The donation comes as GMU’s president, Ángel Cabrera, has been defending recent gifts of $30 million to the university’s law school. In announcing those gifts, the university said it would rename the law school for the late Supreme Court justice Antonin Scalia. An iconic and controversial jurist, Scalia led the court’s conservative wing for many years before he died suddenly in February.
Among the gifts to the law school was $10 million from the Charles Koch Foundation. The foundation gives often to colleges, but Koch is also well known as a donor to conservative political causes.
Worried about the influence of private donors, GMU’s faculty senate has asked the university to delay renaming the law school until the full implications of accepting the donations can be understood.
But Cabrera has pushed back against critics. He said recently that the 33,000-student university needs to expand its fundraising but that it will also maintain its academic independence and commitment to free exchange of ideas.
Schar is politically active but not on the same scale as Koch. He and his wife, Martha, have given $178,100 to Republican candidates and causes in the 2015-2016 political cycle and $5,400 to Democrats, according to the Center for Responsive Politics. He also was once finance chairman of the Republican National Committee.
But he has strong bipartisan relationships.
In a statement Thursday about the Schar gift, Virginia Gov. Terry McAuliffe (D) said: “Mason has steadily grown its influence in the world of policy and government, showing Northern Virginia can be both a starting point and a destination for people who want to serve and make a difference. Nobody gets that better than Dwight Schar, a driving force for the regional economy and a strong and valued supporter of the commonwealth. Dwight is truly an inspirational advocate for education, and this gift ensures his legacy will endure.”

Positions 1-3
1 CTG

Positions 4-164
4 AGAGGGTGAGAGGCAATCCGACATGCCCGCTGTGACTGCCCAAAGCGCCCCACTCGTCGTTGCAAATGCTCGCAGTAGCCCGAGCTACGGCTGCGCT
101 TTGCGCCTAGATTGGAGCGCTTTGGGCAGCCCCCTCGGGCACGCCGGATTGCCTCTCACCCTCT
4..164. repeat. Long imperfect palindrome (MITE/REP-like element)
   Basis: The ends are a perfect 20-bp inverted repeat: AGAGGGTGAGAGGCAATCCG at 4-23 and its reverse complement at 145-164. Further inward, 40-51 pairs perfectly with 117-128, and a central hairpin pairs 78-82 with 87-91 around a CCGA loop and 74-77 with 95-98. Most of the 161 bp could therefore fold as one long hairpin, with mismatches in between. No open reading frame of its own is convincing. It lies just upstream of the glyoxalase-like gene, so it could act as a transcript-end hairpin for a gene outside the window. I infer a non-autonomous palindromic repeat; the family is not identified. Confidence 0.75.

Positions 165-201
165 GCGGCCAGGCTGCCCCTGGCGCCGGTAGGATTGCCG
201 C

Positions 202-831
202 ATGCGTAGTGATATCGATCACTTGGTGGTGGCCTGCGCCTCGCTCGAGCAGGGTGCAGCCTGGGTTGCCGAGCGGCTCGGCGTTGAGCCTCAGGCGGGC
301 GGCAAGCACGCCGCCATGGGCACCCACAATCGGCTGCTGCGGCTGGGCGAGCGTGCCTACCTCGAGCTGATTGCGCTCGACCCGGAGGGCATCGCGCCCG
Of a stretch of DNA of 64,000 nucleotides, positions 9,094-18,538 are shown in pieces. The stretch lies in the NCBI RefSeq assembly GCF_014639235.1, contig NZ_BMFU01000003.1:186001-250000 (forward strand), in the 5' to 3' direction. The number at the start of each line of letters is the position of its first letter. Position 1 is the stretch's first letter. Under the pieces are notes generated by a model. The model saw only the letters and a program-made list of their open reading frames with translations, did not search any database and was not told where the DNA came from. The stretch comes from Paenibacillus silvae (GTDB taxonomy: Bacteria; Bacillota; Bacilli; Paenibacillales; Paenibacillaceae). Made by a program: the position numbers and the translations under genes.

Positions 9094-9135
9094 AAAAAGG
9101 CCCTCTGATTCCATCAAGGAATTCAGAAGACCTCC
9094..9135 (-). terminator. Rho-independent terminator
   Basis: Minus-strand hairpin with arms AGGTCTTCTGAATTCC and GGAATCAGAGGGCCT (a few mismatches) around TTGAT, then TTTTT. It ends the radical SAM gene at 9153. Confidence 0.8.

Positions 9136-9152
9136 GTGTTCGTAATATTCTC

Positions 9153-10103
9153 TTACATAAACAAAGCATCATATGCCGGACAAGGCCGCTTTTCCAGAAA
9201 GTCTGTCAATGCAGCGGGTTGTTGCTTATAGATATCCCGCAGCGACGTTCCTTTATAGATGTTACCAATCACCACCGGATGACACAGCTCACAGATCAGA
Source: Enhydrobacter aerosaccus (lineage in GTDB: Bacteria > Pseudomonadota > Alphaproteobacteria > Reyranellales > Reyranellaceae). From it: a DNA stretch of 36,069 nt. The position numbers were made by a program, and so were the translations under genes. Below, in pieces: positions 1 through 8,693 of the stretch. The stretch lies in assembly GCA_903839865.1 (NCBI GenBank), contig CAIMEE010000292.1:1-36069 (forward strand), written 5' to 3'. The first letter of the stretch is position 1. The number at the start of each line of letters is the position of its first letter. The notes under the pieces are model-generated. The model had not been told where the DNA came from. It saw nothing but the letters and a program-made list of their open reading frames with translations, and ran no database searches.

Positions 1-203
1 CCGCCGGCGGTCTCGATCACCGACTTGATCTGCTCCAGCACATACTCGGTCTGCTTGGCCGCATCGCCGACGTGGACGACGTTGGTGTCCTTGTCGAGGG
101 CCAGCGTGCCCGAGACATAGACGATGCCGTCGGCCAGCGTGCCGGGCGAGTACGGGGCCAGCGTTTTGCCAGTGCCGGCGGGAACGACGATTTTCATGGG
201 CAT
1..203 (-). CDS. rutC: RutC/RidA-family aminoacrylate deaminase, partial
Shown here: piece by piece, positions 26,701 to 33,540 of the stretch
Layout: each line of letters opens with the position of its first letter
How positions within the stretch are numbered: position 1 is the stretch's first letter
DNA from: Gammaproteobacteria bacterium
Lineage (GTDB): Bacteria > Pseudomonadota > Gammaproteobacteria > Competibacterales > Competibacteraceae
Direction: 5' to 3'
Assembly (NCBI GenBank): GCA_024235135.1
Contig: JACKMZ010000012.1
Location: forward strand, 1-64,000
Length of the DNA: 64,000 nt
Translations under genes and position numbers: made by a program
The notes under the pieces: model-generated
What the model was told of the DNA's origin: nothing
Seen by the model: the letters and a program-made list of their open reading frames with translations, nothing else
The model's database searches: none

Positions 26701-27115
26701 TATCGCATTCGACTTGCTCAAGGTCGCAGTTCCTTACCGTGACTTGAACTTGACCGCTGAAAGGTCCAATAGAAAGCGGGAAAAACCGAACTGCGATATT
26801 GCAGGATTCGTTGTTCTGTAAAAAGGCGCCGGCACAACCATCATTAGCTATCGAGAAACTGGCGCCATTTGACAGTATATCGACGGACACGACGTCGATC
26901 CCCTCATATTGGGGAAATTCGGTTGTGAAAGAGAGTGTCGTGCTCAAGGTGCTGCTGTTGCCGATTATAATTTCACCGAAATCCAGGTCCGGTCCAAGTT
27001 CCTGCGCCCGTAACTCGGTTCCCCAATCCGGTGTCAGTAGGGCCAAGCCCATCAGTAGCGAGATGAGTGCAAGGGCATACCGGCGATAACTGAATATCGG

Schar founded the home-building and mortgage company NVR Inc., based in Reston. In 2015, he pledged a $50 million gift to the Inova hospital system to support cancer research at a complex in Fairfax County.
He and his wife have supported GMU in numerous ways over the years, endowing a faculty chair at the public policy school and backing the Center for Regional Analysis. Their daughter, Tracy Schar, is a graduate of GMU and a member of its governing Board of Visitors.
“This gift acknowledges the successes already achieved by Mason’s public policy school, and it signals our expectation that its great history is only the beginning,” Dwight Schar said in a statement. “But this is more than rhetoric; it is based on a palpable shared feeling among students, faculty, and school leadership that something very exciting is happening here. This is not the end of the road. I look forward to having a long-term relationship with the school and watching it grow and thrive.”
Cabrera praised the donor. “Dwight Schar’s gift will help bring the increased international acclaim the school so richly deserves,” he said. “We anticipate a fruitful and ongoing relationship as we work to make the Schar School a world leader.”